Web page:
Liquid growth studies were performed using 2Δ-HPr, 2Δ-NPr, and 2Δ-CPr14 cells in glucose, mannitol, N-acetyl-glucosamine, mannose, glucosamine, and fructose M9 minimal media (Fig. 3 and Table 1). 2Δ-HPr and 2Δ-CPr14 cells grew in all these media, whereas the 2Δ-NPr cells did not show significant growth in any medium. Interestingly, for the sugars transported solely by IIMan, mannose, glucosamine and fructose, 2Δ-CPr14 cells consistently outgrew the 2Δ-HPr cells, suggesting that CPr14 is more efficient for sugar uptake via the mannose Enzyme II complex. Growth rates and doubling times in each medium are listed in Table 1. It should be noted that fructose is utilized much more efficiently by CPr14 cells than by HPr cells. Because the fructose-specific Enzyme II complex is nonfunctional, fructose enters the cell only via the mannose system. Because fructose is a poor substrate relative to glucose, mannose, and glucosamine, we can explain this observation by assuming that some intracellular fructose-6-P is lost via phosphatase activities. Anaerobic growth in M9-ascorbate was also examined, with CPr14 performing slightly worse than HPr. Insignificant growth of 2Δ cells expressing NPr was observed (supplemental Fig. S1).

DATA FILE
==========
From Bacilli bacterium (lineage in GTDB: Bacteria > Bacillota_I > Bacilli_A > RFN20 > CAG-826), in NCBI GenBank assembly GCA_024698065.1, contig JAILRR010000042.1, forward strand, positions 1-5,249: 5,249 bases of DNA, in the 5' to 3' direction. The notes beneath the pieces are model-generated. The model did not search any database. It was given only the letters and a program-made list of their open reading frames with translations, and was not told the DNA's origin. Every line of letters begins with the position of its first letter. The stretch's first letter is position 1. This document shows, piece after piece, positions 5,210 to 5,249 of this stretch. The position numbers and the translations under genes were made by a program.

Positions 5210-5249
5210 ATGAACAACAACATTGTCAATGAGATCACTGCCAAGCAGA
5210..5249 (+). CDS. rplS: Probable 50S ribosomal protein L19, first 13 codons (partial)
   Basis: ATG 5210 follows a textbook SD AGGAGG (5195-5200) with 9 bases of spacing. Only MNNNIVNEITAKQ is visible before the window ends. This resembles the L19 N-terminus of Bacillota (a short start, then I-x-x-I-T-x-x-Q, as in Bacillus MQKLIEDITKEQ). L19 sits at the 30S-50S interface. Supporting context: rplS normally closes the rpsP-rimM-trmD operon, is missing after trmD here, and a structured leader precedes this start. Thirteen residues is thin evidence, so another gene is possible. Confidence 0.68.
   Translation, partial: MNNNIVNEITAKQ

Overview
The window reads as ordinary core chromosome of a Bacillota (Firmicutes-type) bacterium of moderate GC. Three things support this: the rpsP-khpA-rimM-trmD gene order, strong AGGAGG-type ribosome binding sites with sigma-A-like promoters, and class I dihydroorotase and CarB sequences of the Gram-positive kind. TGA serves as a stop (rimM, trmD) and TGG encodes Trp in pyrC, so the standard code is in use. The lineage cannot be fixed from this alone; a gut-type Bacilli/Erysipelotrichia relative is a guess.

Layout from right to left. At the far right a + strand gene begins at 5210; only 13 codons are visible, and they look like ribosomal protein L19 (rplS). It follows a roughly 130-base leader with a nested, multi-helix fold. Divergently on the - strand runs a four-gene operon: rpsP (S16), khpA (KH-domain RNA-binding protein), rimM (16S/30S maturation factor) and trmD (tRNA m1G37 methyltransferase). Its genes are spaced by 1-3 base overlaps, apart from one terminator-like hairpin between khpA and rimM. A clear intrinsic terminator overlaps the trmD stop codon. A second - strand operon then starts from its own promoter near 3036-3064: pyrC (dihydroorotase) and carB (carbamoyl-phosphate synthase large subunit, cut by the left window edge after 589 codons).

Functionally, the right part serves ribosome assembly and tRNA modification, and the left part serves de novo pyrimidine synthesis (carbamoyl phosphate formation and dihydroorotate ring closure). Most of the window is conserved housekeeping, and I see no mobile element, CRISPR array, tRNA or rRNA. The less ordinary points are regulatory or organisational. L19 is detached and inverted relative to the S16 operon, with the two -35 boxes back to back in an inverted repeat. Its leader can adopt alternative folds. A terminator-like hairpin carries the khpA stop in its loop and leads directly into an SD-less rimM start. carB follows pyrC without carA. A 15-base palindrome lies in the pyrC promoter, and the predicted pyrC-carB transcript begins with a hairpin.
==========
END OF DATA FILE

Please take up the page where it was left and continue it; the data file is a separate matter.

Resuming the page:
The two other CPr variants with partial substitutions were tested for growth in parallel with the HPr-, NPr-, and CPr14-producing strains in M9 medium with seven different PTS sugars and one non-PTS sugar (xylose). When compared with CPr14, CPr6 restored a significantly lower level of growth, with a more robust rescue in glucose, N-acetylglucosamine, and mannose. The CPr8 variant was unable to restore growth in the genetic background of the 2Δ cells (Fig. 4).
HPLC was used to determine the preferential use of the different carbon sources in a mixture of five different PTS sugars in M9 medium (Fig. 5). The order of consumption for the BW25113 parental 2Δ-HPr and 2Δ-CPr14 cells was approximately the same: glucose > mannose > xylose = mannitol > galactitol > glucitol. Sugar usage by 2Δ-CPr6 cells was in agreement with the data obtained for growth in liquid media (Fig. 4). Consistent with earlier findings (36), other sugars, PTS-dependent or otherwise, were only utilized after glucose had been depleted from the medium. Interestingly, xylose (a non-PTS sugar) was used before the PTS polyols, mannitol, galactitol, and glucitol. 2Δ-NPr cells were unable to grow in or utilize any of the sugars included in the HPLC analysis (data not shown). It is worth mentioning that to the best of our knowledge, this is the first report determining the sequence of PTS sugar consumption in the presence of glucose for E. coli.
Radioactive uptake assays performed with 2Δ-HPr, 2Δ-NPr, and 2Δ-CPr14 cells using [14C]glucose and 2-deoxy-d-[14C]glucose showed that the 2Δ-HPr cells took up glucose more readily than the 2Δ-CPr14 cells, but as shown in Fig. 6, the 2Δ-CPr14 cells took up 2-deoxy-d-glucose better. Because 2-deoxy-d-glucose, transported only by the mannose Enzyme II complex, is nonmetabolizable, the accumulation observed must be a reflection of the uptake rate unaffected by subsequent metabolism. 2Δ-CPr14 cells plateaued at ~2000–2500 cpm, whereas 2Δ-HPr cells plateaued at ~1500 cpm. These results confirm that IIMan prefers CPr14 to HPr.